The other battle: Cold Harbor 1864
National Park Service Ranger Randy Cleaver stands by a visitor display outside the Cold Harbor Battlefield Visitor Center, east of Richmond, Virginia, on Thursday, May 24, 2012. Located near the Gaines' Mill battlefield, the vistors center is a good place to stop and ask the on-duty Ranger any question. (Chuck Myers, MCT / June 21, 2012)
And, depending on the day, you may catch Park Service Ranger Randy Cleaver on duty.
A 14-year veteran of the Richmond National Battlefield Park, Cleaver has greeted and assisted thousands of visitors that have called on the Richmond Civil War sites. The Battle of Cold Harbor is his specialty. But he also possesses a solid knowledge of the Seven Days.
Cleaver observed that while many visitors are familiar with Cold Harbor, some also have a general awareness of the Seven Days.
"Our Cold Harbor unit has the best name recognition of every site in the Park. It's the one people are most familiar with. I would say that most people though, have a vague knowledge of the Seven Days. A large operation went on down here at the time. What they generally are not aware of are the individual engagements of the Seven Days."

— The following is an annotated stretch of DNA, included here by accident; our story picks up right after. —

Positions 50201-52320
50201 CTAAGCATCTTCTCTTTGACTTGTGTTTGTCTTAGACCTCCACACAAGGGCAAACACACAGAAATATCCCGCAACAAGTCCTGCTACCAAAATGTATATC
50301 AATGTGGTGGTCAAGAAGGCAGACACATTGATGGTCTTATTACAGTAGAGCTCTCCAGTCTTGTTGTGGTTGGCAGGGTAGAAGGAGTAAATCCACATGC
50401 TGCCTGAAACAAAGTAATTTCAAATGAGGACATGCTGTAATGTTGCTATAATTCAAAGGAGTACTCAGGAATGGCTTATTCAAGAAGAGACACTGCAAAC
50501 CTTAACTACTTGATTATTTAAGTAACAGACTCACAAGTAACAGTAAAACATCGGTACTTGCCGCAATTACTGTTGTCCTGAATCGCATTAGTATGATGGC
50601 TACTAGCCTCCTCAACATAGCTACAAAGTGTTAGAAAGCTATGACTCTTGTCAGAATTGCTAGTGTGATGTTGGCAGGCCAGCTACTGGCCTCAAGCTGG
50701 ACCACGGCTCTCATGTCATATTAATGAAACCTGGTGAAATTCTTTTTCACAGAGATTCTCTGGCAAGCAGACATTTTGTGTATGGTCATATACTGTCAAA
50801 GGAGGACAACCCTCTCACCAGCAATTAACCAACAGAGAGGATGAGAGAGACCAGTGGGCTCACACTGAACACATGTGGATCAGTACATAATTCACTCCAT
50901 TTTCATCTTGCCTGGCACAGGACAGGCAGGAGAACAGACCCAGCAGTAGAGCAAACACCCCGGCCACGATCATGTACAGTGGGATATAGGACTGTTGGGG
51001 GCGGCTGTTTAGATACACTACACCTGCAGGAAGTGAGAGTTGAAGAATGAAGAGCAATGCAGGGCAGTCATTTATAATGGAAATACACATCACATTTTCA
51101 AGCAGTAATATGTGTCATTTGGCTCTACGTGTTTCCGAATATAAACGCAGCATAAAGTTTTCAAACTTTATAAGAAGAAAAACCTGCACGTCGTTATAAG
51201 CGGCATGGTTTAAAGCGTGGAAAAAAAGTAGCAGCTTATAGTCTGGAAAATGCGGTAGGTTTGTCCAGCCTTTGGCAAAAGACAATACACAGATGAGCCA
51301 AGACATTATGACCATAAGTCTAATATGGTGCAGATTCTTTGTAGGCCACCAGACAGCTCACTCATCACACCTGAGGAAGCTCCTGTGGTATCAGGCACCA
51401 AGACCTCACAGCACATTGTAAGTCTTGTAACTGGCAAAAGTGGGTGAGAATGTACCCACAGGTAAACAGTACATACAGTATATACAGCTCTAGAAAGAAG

If you have a passion for American history, living and working at a Civil War battlefield would never get old.
"One great advantage, or at least I would call it that, of being with this agency, is that you get to work where the history occurred, which is something that I have always found very appealing," Cleaver said. "It makes me feel somewhat closer to those that were here. You get to see some of the traces they've left behind. . It's certainly a great benefit to my occupation."
Today's Cold Harbor battlefield encompasses 180 acres. Confederate and Union forces clashed at Cold Harbor on June 1, 1864. Following a respite the next day, Lt. Gen. Ulysses S. Grant ordered a massive attack by three Union Corps against Lee's fortifications early on June 3.
The attack failed. Union casualties from the attack, which lasted less than two hours, range from 3,000 to 7,000.
Grant later admitted in his memoir the attack was a mistake.
"I have always regretted that the last assault at Cold Harbor was ever made," he wrote. "At Cold Harbor no advantage whatever was gained to compensate for the heavy losses."